It’s called the Red Corridor for the Maoist philosophy that defines this region but it also reflects the bloodshed and sheer loss of lives in Eastern, Central and Southern India dominated by Naxalite insurgency.
The Naxal movement began with a minor incident in Naxalbari, a village in West Bengal’s Darjeeling district. A tribal sharecropper was assaulted by the hirelings of a village landlord. In the conflict that followed, a policeman was killed.
The next day, 25th May 1967, 11 people died in a clash between police and angry protesters. No one imagined that the Naxalbari incidents would ignite an insurrection that Prime Minister Dr Manmohan Singh would later call the “greatest internal security threat to India”.
The Naxalite movement was aimed at an overthrow of the state and seizure of power through an armed struggle led by peasants. It influenced farmers, youth and students, and spread to West Bengal, Odisha, Assam, Bihar and Andhra Pradesh, and some other states.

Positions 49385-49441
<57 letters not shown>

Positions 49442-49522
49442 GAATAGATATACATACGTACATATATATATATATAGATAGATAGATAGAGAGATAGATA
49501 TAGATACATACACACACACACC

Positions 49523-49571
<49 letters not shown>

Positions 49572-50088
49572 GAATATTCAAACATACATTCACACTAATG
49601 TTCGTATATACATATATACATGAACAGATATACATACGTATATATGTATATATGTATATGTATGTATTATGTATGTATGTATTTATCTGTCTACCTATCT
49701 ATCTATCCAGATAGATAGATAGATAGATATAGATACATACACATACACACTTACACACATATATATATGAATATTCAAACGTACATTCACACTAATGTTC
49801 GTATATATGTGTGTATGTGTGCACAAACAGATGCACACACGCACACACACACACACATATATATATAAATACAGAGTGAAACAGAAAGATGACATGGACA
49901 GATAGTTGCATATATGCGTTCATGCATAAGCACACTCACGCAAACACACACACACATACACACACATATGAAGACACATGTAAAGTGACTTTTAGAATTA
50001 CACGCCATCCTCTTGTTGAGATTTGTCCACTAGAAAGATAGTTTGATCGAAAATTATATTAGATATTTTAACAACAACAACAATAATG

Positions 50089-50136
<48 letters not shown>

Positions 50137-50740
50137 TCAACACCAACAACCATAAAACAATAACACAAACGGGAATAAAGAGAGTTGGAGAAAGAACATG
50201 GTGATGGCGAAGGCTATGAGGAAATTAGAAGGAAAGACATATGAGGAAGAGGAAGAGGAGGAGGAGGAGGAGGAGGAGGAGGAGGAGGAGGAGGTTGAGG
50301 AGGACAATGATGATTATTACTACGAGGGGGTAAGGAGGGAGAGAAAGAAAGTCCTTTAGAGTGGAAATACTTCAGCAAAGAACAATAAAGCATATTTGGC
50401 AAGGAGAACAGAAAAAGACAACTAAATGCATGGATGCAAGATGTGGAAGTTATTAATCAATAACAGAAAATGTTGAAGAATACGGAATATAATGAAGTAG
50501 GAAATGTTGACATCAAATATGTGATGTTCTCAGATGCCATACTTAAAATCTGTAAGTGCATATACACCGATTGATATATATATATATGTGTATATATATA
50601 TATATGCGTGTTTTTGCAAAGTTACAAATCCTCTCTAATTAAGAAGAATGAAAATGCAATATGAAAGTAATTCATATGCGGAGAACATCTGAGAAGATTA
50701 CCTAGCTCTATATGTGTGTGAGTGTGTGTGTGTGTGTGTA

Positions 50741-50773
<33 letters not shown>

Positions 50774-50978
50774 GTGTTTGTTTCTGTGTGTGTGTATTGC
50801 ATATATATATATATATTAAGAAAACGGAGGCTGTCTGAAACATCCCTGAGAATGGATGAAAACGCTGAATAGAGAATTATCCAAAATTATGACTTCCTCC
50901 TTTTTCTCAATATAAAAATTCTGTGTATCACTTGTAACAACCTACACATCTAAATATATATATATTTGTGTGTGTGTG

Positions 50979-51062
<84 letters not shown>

Some of the brightest university students joined the Naxalite movement in the hope of ushering in a revolution they thought would create a society based on equity and justice. Their hopes were dashed, many were killed and many others jailed.
At the centre of the movement was Charu Majumdar, a Communist Party of India (Marxist) leader, who was born in Siliguri. He called upon communists to follow the Maoist path shown by Chinese leader Mao Zedong. Mao advocated an “annihilation of class enemy” to capture power.
In 1969, Majumdar joined forces with other communist leaders such as Kanu Sanyal and Jangal Santhal. And the CPI (M) was even part of coalition governments in West Bengal till 1971. After that, the state govt launched a massive crackdown on the Naxalites.
Youth and students suspected of being part of the movement were killed and jailed, while peasants, tribals and agricultural labourers died in rural areas in many states, where they had taken up arms against landlords, who were exploiting them.
On 16th July 1972, Charu Majumdar was arrested in Calcutta. Twelve days later, he died in a police lock-up. His death led to fragmentation of the Naxalite movement, a failed revolution that still causes blood to be spilt and lives to be lost.
Cover Image: Telegraph India
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